Matter Design Computation
The Art of Building from Nano to Macro
In conjunction with the launch of the new program, Matter Design Computation, housed within the Graduate Field of Architecture at Cornell University.
The evolution of digital media in the last decade has prompted generative techniques in fabrication alongside new understandings in the organization of material through its properties and potential for assemblage. Recent advances in computation, visualization, material intelligence, and fabrication technologies have begun to alter fundamentally our theoretical understanding of general design principles as well as our practical approach towards architecture and research. This renewed interest in broadening the discipline has offered alternative methods for investigating the interrelationships of parts to their wholes, and emergent self-organized material systems at multiple scales and applications. The advantages of researching and deploying such methodologies in the field of architecture are immense as they impact aspects of material systems, fabrication and construction, sustainable and ecological design, optimization, and formal aesthetics.
Two of the most promising technologies are 3D printing and rapid assembly via robotics for manufacturing of individual and continuous component parts or fibrous assemblages. Together, these technologies are geared towards becoming indispensable tools for nonlinear manufacturing, automated building construction, as well as complex form making. How might advancements in 3D printing and rapid assembly in alternate industries and disciplines impact the design and fabrication of building components and skins?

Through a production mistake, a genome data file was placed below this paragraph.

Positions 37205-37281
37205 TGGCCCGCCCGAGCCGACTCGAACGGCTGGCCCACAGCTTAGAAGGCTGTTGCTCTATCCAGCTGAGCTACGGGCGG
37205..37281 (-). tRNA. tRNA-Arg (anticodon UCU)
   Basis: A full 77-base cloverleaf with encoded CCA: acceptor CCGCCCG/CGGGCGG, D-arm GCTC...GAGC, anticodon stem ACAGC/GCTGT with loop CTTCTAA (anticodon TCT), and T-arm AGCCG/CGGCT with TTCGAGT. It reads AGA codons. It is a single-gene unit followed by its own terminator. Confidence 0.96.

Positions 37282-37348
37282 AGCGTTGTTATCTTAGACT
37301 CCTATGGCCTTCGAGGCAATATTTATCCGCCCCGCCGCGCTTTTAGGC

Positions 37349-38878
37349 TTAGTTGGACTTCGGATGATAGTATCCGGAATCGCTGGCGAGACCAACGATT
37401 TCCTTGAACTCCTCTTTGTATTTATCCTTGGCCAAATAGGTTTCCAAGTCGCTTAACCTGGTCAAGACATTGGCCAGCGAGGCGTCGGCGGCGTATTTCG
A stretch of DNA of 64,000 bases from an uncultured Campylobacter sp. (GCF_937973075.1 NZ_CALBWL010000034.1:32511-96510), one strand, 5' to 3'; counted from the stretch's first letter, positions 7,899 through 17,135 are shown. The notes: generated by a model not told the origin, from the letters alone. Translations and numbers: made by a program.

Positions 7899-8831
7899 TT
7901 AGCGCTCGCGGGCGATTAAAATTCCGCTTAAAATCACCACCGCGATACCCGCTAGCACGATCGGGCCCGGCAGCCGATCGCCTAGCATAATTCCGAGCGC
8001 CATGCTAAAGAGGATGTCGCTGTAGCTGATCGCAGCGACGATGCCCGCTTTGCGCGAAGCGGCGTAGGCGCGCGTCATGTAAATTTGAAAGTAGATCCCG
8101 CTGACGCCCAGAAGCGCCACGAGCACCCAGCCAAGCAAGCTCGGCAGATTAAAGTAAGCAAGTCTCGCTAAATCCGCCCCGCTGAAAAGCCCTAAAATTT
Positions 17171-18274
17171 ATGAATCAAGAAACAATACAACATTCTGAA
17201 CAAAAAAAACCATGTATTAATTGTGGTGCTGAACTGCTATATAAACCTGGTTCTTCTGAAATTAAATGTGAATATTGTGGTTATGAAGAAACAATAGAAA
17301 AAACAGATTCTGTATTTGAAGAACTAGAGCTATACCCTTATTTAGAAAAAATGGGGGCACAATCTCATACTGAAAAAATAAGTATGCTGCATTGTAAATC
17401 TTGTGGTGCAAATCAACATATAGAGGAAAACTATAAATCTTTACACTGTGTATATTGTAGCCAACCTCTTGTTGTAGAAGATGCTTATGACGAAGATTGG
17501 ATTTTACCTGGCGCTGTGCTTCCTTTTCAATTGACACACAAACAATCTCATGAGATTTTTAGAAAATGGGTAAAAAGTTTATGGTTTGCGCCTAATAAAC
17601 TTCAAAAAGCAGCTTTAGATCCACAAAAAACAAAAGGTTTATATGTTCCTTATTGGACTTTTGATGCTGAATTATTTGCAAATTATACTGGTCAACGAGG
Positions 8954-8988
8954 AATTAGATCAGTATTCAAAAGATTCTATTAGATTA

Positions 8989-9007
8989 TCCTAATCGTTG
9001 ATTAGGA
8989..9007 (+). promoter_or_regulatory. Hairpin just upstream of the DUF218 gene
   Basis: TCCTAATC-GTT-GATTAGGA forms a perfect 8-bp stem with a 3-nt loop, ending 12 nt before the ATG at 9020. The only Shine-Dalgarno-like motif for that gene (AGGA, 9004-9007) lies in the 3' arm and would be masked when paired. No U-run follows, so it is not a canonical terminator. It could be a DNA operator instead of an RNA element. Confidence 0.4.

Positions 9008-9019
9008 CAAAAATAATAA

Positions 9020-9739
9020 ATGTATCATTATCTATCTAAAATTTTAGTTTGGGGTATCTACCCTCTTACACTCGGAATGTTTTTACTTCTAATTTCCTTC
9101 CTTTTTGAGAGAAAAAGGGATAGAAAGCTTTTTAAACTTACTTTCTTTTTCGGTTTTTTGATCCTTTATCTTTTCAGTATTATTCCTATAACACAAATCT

This symposium features pioneers who are leading this new field through rigorous multi-directional and multi-disciplinary investigations that are shaping the future trajectories of these material innovations and technologies for architecture. The symposium aims to advance materials research and digital fabrication across disciplines in order to effect pragmatic change in the economical, ecological and cultural production of complex built form. Participants from diverse disciplinary backgrounds investigate the intersections of architecture and science, and apply insights and theories from biology, engineering, and mathematics to the design, fabrication, and production of material structures. While nonlinear concepts are widely applied in analysis and generative design in architecture, they have not yet convincingly translated into the material realm of fabrication and construction. No longer solely privileging column, beam and arch, our definition of architectural tectonics has broadened alongside advancements made in computational design at the intersection of architecture, biology, materials science and engineering. How have these advancements impacted material practice in architecture, engineering and construction at economic, technological and cultural levels? How might we address these issues during the design process? The main thrust of this symposium concerns the evolution, discourse, and application of material and digital fabrication processes in architecture.
Chair and Lead organizer: Jenny E. Sabin, Arthur L. and Isabel B. Wiesenberger Assistant Professor, Cornell University
Technical Chair and Co-organizer: Sasa Zivkovic, Assistant Professor, Cornell University
Christopher Battaglia, Teaching Associate, Cornell University